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    2. No idea here either. But I just re-read the line in my autographed copy of 2001 (a college girlfriend's father was Clarke's accountant), "The eye of Japetus had blinked..."

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    3. I believe that NASA's photo of the Dwarf planet is a frawd!

      LegoMyDogSpotIsTopsButNotSoBright

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    4. We got blasted yesterday with snow and more tonight. The bright spot ? On Ceres! ;-)

      Cool about the autographed "2001." Thank heavens for accountants.

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    5. Coincidentally, jan, one of the puzzle I will post tomorrow on Puzzleria! involves an author's autograph.

      LegoHancock

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    6. Now I'm wondering about autocorrecting and autographs. . .

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  4. Just found Bdellovibrio, a bacteria that parasitizes other bacteria (including ones that may already be infected by our old friends, bacteriophage). And, not to get competitive, Steph, but these bugs can swim over 100 times their length per second.

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    Replies
    1. Whoosh, that's fast!

      And comma-shaped to boot. . .Punctuation-shaped bacteria--gotta love that.

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    2. Punctuation-shaped bacteria are pretty common. All the cocci look like periods, and the bacilli look like dashes, more or less. Diplococcus looks like a colon.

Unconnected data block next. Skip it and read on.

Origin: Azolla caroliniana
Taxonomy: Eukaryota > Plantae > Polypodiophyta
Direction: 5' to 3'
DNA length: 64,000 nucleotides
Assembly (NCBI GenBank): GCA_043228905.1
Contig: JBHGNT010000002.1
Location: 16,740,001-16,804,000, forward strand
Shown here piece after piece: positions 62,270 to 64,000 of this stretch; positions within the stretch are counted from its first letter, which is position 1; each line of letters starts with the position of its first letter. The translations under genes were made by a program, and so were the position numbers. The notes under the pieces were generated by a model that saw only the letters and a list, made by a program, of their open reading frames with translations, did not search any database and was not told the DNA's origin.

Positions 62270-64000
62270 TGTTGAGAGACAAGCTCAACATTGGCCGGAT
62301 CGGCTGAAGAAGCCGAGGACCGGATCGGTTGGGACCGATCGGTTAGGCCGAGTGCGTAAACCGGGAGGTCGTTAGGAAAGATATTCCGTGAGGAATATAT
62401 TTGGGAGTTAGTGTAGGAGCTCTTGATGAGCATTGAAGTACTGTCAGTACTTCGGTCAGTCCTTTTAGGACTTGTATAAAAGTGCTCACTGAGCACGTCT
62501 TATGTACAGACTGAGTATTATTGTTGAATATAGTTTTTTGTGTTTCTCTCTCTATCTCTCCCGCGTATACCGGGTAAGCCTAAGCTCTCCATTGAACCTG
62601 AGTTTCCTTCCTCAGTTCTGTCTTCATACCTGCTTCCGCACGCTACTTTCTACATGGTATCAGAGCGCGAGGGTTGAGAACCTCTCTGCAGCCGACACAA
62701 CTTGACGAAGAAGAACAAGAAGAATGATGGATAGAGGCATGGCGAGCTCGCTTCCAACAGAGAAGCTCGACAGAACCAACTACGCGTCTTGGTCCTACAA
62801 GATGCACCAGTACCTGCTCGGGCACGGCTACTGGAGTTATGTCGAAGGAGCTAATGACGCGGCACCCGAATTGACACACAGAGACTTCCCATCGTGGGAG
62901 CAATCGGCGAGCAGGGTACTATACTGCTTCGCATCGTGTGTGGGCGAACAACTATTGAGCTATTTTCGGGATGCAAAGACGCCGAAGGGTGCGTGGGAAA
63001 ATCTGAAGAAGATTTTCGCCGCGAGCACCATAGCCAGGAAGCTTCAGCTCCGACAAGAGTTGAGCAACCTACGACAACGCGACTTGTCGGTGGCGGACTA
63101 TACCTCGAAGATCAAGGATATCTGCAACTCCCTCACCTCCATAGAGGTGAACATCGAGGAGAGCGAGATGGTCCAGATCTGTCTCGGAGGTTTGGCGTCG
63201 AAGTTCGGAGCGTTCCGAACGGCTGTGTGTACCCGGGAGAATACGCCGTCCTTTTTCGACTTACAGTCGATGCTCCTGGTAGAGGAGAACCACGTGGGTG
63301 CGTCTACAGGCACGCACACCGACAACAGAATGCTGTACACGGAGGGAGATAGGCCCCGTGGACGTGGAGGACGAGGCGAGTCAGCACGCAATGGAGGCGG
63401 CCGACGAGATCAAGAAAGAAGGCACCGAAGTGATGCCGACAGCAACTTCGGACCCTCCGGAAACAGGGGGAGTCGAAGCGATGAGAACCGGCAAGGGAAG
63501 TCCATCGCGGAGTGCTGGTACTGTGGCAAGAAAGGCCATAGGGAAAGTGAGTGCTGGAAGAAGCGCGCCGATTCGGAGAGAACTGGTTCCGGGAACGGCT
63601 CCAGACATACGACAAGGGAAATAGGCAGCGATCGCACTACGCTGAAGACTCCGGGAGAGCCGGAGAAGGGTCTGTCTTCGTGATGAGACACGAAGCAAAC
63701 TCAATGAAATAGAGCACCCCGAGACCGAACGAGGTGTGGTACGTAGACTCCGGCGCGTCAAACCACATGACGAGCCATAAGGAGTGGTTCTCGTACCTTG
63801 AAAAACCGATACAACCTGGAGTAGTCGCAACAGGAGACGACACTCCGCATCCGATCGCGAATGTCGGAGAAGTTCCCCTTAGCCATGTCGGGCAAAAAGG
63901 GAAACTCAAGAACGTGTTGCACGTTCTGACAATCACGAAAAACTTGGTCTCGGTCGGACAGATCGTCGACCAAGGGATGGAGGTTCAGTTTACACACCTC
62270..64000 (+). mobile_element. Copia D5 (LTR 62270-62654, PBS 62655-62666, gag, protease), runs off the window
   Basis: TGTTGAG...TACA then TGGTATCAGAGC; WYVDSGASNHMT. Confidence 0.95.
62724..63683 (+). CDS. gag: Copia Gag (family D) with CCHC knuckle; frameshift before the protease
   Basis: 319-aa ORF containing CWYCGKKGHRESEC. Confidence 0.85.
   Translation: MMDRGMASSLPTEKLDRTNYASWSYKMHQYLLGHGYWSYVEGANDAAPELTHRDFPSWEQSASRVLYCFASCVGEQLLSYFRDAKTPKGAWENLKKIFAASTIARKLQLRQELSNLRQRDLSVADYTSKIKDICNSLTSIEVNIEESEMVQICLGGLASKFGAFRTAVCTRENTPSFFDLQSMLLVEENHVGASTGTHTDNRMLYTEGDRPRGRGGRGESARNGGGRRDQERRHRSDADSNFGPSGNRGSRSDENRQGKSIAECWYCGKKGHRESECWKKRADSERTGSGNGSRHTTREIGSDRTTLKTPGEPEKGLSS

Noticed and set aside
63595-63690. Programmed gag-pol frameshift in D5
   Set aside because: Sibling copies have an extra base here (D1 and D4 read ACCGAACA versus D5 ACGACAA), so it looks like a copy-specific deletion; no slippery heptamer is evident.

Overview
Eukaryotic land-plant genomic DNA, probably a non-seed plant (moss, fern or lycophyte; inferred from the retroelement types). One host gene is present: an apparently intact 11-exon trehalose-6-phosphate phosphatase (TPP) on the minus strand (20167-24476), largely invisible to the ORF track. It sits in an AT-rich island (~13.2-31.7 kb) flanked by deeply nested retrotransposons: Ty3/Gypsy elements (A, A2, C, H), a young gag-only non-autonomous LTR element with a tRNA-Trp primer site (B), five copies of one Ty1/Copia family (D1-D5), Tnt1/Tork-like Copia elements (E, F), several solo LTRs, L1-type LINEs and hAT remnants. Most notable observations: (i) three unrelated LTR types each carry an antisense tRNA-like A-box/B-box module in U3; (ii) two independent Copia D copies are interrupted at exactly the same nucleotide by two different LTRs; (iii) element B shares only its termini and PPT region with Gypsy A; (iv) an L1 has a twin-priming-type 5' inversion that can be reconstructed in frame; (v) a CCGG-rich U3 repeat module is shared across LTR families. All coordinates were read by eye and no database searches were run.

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    3. I wonder if they ever line up to make emojis or emoticons or whatever they are.

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  5. Replies
    1. jan, your link says "something went wrong, untrusted source" but yes, live long and prosper, Leonard Nimoy.

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    2. Enjoyed that, jan. Thanks. Surely we all will hear the same final tweet from Leonard Nimoy. It resonated with the gardener in me:

      “A life is like a garden. Perfect moments can be had, but not preserved, except in memory. LLAP”

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    3. Enjoy this tribute from a guy I know:

      Yesterday Leonard Nimoy passed away, at age 83. Today as I read the news I found myself close to tears in the Chicago O’Hare airport. Even now, writing this post brings tears again to my eyes. Why was I so affected by the death of a celebrity—mostly known for playing a single fictional character--that I had never met? Why am I so sad over the passing of someone who had lived a long, amazing life? And why the outpouring of despondent sadness from so many on the Internet? For many of us, the character Spock became a part of us. William Shatner’s portrayal of James Kirk was what lots of kids would aspire to be – the brave, charismatic, swashbuckling captain who got all (okay, most) of the girls. But for those of us who grew up loving technology, science, astronomy, computer programming, and math, Spock was the more relatable character—a great scientist and programmer, but also an outsider who struggled to fit in. Watching Star Trek, many of us saw a compelling character who valued the things that we did, and made us feel special (plus, the superpowers! Nerve pinch! Mind meld!). I can still remember my excitement when my Vulcan ears arrived in the mail. And what made that feeling durable into adulthood was that Leonard in real life had the personal qualities that made the character more believable – gentle, curious, compassionate, inquisitive, and intellectual. I mourn not for Leonard, who lived a rich, full life, but for the piece of myself that is now gone. Thank you, Leonard, for the joy you brought to my childhood and that of countless others. We’ll miss you.

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  6. New post on the first-ever image of light as both a particle and a wave is up.